461 Maturation of human pluripotent stem cell-derived pancreatic progenitors into monohormonal islet-like cells after transplantation to mice
Tuesday November 17, 2015 from 11:00 to 12:30
Room 110

Sara D. Sackett, United States



University of Wisconsin-Madison


Maturation of human pluripotent stem cell-derived pancreatic progenitors into monohormonal islet-like cells after transplantation to mice

Sara Sackett1, Dan Tremmel1, Xiang Li1, Drew Roenneburg1, Cori O'Brien1, Jon S Odorico1.

1Surgery, University of Wisconsin-Madison, Medical School and Public Health, Madison, WI, United States

Stem cell based therapies, such as the differentiation of beta or islet-like cells from human pluripotent stem cells (hPSCs) hold great potential for the treatment of Type I diabetes. After years of research it is now well established that hPSCs can be directed to differentiate into enriched populations of pancreatic progenitors and beta-like cells in vitro and are capable of curing diabetes in mice. However, a variety of published protocols, all different from one another, appear to achieve the same endpoint.
The objective of our study is to analyze the impact from different in vitro differentiation protocols on maturation and function of cells after transplantation. Using multistage 18-32 day protocols which begin with bFGF, Activin A and BMP4 treatment to generate definitive endoderm, we show H1 cells begin to express key stage specific pancreatic developmental gene signatures (Sox17, Foxa2, Pdx1, Ngn3, Nkx6.1, Gcg, Ins) as cells differentiate through various protocols as characterized by immunocytochemical (ICC) and QPCR analyses. We evaluated multiple different media formulations in vitro and then transplanted 2-5x10^6 cells derived by different protocols under the kidney capsule of immunocompromised mice (SCID/Beige or NSG) with and without decellularized human pancreatic extracellular matrix (P-ECM) to determine if these pancreatic progenitors are capable of differentiating into mature, functional beta-like cells in vivo. The mice were monitored for changes in blood glucose, c-peptide secretion and received glucose tolerance tests over a 32-week time course.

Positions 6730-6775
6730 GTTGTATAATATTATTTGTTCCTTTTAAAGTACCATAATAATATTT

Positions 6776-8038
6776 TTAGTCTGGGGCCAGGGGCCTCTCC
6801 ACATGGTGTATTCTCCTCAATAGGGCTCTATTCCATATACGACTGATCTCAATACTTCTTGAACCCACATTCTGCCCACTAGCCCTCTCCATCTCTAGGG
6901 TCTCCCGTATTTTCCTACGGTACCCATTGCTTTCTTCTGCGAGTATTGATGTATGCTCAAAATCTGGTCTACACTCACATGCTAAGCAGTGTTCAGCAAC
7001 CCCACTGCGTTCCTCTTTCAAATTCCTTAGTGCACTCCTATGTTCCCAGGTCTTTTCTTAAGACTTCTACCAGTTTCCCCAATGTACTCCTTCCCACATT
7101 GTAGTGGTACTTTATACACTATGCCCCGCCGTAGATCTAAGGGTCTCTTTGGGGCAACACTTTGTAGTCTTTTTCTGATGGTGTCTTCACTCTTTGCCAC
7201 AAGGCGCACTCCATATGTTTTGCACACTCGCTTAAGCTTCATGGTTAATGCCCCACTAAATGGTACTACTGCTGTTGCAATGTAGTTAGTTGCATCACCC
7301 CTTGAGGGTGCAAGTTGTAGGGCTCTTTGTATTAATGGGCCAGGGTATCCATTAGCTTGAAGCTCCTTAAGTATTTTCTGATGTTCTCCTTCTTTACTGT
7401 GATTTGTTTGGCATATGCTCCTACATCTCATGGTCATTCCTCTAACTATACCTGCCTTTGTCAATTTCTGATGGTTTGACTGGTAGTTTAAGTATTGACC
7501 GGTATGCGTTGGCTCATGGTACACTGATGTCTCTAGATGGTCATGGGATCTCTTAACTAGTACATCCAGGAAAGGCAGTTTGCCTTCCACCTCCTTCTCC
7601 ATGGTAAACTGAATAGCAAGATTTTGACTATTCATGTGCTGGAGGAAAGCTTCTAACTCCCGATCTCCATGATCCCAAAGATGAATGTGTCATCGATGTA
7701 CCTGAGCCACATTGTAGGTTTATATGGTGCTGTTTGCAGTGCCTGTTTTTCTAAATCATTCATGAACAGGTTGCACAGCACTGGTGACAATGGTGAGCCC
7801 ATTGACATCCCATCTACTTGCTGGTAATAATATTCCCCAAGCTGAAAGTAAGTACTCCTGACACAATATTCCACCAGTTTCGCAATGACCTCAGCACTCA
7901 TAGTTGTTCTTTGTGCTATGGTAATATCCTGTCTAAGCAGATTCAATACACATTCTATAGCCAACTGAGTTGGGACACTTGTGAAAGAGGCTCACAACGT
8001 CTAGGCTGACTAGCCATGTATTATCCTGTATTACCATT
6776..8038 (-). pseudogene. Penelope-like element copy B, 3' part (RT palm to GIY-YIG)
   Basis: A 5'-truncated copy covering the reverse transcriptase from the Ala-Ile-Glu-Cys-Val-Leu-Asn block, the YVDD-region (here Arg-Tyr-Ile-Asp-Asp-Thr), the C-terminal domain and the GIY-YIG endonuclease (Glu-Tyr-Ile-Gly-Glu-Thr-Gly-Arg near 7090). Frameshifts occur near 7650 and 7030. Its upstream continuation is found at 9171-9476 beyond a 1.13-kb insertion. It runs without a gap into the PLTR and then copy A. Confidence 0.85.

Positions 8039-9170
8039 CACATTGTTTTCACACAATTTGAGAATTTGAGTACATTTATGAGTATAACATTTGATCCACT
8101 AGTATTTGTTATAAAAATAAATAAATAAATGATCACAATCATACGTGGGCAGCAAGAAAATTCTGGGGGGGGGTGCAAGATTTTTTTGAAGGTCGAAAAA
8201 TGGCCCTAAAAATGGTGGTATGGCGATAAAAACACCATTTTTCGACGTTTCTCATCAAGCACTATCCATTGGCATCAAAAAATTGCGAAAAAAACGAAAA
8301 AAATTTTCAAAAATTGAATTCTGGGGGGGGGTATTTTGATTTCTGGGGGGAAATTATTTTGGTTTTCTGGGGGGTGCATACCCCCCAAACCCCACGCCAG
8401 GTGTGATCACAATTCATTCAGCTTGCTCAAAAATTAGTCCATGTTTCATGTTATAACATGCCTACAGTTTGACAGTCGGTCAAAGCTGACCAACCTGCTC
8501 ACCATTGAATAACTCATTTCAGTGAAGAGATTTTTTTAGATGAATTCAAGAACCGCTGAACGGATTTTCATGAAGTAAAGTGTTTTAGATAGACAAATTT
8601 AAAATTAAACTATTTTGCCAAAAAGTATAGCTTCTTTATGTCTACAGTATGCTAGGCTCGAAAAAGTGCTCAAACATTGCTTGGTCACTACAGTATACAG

We find that some protocols generate monohormonal insulin-expressing beta cells in vitro while others produce polyhormonal cells that express both insulin and glucagon at the end of the in vitro differentiation period. Of the latter group, monohormonal cells may evolve during in vivo differentiation as shown by ICC staining, in some cases, whereas with other protocols they remain predominantly polyhormonal. Moreover, some protocols produce few hormone positive cells while generating grafts containing non-endodermal tissues or teratomas with a relatively high frequency. ELISA analyses show detectable levels of c-peptide (>120 pM by 20 weeks) in some transplanted mice, while others do not, with some intra-protocol variability. In some cases glucose tolerance tests show improved glucose clearance beginning as early as 12 weeks and increased c-peptide following glucose stimulation.  
Although the precise mechanism of the in vivo maturation remains undefined, it is clear that some in vitro derived cell populations have significantly greater potential for differentiating into insulin-secreting beta cells than others. The incorporation of P-ECM into transplantation assays may further promote functional maturation of progenitor cell populations.

This work was supported by the Juvenile Diabetes Research Foundation. Thanks to Dr. Luis Fernandez for the provision of islets. Thanks to the University of Wisconsin Organ and Tissue Donation for the provision of pancreata.

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